La Fierecilla domada
Centro Nacional de las Artes
del viernes 26 de junio al domingo 28 de junio

Noches de Gala de Ballet
Teatro de la Ciudad de México
del viernes 5 de junio al domingo 7 de junio

Taller: Los procesos de promoción, difusión y distribución de los libros
Centro de Lectura Condesa
del martes 21 de abril al martes 16 de junio

Taller: Realidad y ficción: Literatura y vida cotidiana
Centro de Lectura Condesa
del jueves 19 de marzo al jueves 18 de junio

Taller de poesía experimental
Centro de Lectura Condesa
del miércoles 18 de marzo al miércoles 17 de junio

Parallel nippon
Museo Nacional de Arquitectura
del jueves 25 de junio al domingo 26 de julio

Música y Ópera
Orquesta Sinfónica Nacional / Concierto 16
Teatro Hidalgo "Ignacio Retes"
del viernes 12 de junio al domingo 14 de junio

Orquesta de Cámara de Bellas Artes / Programa 5 - Segunda Temporada 2009
Palacio de Bellas Artes
jueves 11 de junio

XXXI Foro Internacional de Música Nueva Manuel Enríquez
Foro Cultural Coyoacanense
domingo 7 de junio

Artes Visuales
Concierto electrovisiones
Ex Teresa Arte Actual
viernes 12 de junio

Visitas guiadas con los curadores
Museo Tamayo Arte Contemporáneo
sábado 6 de junio

Presentacion de proyectos habitacionales
Museo de Arte Moderno
del miércoles 3 de junio al martes 9 de junio

  Cultura UDG
Iraq derechos inhumanos
Dir. Errol Morris, del 29 de mayo al 4 de junio, 15:55, 18:00 y 20:05 hrs., Cineforo Universidad

La soledad
Dir. Jaime Rosales, del 5 al 11 de junio, 15:50, 18:00 y 20:10 hrs., Cineforo Universidad

Luz de niebla
Coreografía, Beatriz Cruz, música, Marcos García, jueves 4 de junio, 20:30 hrs., estudio Diana

Ballet folclórico Infantil
de la Universidad de Guadalajara, sábado 27 de junio, 20:00 hrs., domingo 28 de junio. 18:00 hrs., Teatro Diana

Ballet Folclórico de la U. de G.
domingos 19 y 26 de julio, 12:30 hrs., domingos 2, 9, 16, 23 y 30 de agosto., Teatro Degollado

Filo profundo
obra de Ricardo Pinto, inauguración jueves 25 de junio, 20:30 hrs., Museo de las artes de la UDG.

Taller de dramaturgia en busca de la novela escénica
Impartida por Luis Enrique Gutiérrez Ortiz Monasterio, del 15 a 18 de junio, de 17:00 a 21:00 hrs., Teatro experimental de Jalisco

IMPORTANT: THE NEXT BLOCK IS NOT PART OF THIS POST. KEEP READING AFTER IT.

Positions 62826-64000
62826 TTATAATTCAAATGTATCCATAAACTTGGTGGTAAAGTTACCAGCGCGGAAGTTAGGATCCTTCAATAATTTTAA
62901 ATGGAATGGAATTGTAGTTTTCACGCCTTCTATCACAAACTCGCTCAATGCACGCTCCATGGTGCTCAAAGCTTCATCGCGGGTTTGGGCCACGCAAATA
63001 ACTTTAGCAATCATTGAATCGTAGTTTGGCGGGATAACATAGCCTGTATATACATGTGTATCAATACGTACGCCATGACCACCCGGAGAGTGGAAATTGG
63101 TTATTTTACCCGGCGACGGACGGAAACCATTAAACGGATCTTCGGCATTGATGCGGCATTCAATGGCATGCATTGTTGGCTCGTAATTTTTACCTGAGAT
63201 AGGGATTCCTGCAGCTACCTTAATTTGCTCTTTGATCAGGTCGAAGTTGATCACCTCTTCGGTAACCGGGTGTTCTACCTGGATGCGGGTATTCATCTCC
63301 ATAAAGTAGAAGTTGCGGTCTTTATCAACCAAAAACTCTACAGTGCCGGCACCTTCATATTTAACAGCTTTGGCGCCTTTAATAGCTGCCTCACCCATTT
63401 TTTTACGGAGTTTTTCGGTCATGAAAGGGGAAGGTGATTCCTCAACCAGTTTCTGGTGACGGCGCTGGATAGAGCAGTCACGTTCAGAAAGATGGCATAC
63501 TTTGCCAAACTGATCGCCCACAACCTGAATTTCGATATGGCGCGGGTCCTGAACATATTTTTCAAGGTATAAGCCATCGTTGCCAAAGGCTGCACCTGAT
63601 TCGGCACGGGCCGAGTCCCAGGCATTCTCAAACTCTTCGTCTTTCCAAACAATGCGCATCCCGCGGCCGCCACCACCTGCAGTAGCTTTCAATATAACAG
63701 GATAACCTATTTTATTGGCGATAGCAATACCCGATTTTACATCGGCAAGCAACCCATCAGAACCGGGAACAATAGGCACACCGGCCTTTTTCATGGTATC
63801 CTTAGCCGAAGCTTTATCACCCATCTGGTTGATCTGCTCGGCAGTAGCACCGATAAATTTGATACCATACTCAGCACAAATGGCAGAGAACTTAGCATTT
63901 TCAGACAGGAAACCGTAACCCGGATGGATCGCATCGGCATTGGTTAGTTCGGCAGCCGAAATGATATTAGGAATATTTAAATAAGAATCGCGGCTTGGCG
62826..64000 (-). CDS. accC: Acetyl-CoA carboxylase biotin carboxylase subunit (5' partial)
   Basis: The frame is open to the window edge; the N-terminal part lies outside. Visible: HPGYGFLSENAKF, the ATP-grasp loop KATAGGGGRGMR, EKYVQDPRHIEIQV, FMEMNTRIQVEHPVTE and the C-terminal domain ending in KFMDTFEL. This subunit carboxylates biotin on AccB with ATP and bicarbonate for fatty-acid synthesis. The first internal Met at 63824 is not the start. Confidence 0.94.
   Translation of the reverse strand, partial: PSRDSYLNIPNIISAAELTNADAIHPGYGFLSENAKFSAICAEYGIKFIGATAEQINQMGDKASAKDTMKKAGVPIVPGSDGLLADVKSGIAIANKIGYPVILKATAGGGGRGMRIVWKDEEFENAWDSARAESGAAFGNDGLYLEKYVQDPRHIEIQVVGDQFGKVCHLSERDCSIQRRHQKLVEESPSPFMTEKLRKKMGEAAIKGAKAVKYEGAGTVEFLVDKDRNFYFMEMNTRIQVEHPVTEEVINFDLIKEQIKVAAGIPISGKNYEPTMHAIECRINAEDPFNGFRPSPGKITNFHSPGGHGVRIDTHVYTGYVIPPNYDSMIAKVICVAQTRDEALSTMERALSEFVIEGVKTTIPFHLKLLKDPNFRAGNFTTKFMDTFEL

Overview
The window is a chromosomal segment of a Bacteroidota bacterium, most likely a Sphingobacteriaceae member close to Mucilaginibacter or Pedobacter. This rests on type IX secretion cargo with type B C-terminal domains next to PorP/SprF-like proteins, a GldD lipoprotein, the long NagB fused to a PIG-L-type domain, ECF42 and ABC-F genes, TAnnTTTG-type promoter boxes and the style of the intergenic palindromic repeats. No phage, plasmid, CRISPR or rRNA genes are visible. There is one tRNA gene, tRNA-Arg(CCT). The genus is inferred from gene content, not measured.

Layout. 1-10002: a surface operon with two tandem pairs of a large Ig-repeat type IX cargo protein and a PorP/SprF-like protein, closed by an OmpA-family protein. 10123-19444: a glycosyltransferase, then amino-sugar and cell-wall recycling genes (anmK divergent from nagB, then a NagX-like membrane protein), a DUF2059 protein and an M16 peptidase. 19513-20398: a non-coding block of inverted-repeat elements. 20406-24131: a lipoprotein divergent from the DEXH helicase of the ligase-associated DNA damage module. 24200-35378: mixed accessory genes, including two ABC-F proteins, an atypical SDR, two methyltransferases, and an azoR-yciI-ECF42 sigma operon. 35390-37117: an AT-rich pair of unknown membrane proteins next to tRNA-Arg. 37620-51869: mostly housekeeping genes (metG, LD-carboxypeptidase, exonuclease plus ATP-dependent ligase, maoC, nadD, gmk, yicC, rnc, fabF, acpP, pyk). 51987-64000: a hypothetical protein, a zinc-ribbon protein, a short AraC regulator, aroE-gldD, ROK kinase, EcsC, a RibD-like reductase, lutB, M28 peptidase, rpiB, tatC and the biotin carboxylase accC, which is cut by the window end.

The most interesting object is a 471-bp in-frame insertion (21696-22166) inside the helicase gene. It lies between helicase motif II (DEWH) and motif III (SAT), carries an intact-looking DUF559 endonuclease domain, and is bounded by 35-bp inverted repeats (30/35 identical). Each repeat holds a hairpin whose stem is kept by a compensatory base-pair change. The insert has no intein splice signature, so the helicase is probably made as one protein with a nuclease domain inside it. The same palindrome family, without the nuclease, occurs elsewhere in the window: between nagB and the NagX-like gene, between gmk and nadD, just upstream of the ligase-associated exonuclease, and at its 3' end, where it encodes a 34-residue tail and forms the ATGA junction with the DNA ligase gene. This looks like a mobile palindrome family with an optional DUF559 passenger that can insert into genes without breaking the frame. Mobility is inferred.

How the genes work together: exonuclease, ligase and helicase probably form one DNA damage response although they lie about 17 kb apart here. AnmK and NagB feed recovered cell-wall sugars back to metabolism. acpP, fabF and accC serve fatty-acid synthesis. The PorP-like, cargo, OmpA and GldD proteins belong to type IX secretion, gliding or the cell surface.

Joel N. Juan Qui (piano)
presentación del CD Mi bebé y Mozart, música para la estimulación temprana, miércoles 10 de junio, 20:30 hrs., Teatro Diana

Kabalan y Eblen Macari
Orígenes: Contemporáneo, Medio Oriente, Son, Dos generaciones, jueves 18 de junio, 20:30 hrs., Paraninfo Enrique Díaz de León

La revo
e invitados en vivo, viernes 19 de junio, 21:00 hrs., Cavaret Teatro Estudio

Dr. Frankenstein
Ópera rock de José Fors, viernes 3 y sábado 4 de julio, 21:00 hrs., Teatro Diana

Alberto Cortez Sinf
ónico, ganador del grammy por la excelencia, sábado 11 de julio, 20:30 hrs., Teatro Diana

Gil Cervantes Jazz Orchestra
interpretando Miles Ahead, 25 de julio, 20:00 hrs., Teatro Degollado

Luz de niebla
Coreografía, Beatriz Cruz, música, Marcos García, jueves 4 de junio, 20:30 hrs., estudio Diana

Hamlet, príncipe de DinamarClown
Dir. Fausto Ramírez, jueves y viernes, 20:00 hrs., en junio y julio, Teatro Experimental de Jalisco

Dir. Jorge Angeles, sábados, 20:30; domingos,18:00 hrs., en junio y hasta el 12 de julio., Teatro Experimental de Jalisco

El diablito de Benjamín
Dir. Manuel Parra, del 6 al 28 de junio, sàbados 18:00 hrs. y domingos 13:00 hrs., estudio Diana

Dir. Victor Castillo, martes y miércoles 20:30 hrs., en junio y hasta el 1 de julio, Teatro Experimental, de Jalisco

Acerca de la orfandad
Adolecentes y adultos, viernes 12, 19 y 26 de junio, 20:30 hrs., viernes 3, 10, 17, 24 y 31 de julio, 20:30 hrs., estudio Diana

Romeo y Julieta para niños
Dir. Fausto Ramírez, del 14 de junio al 2 de agosto, domingos 13:00 hrs., Teatro Experimental de Jalisco

Slava´s Snowshow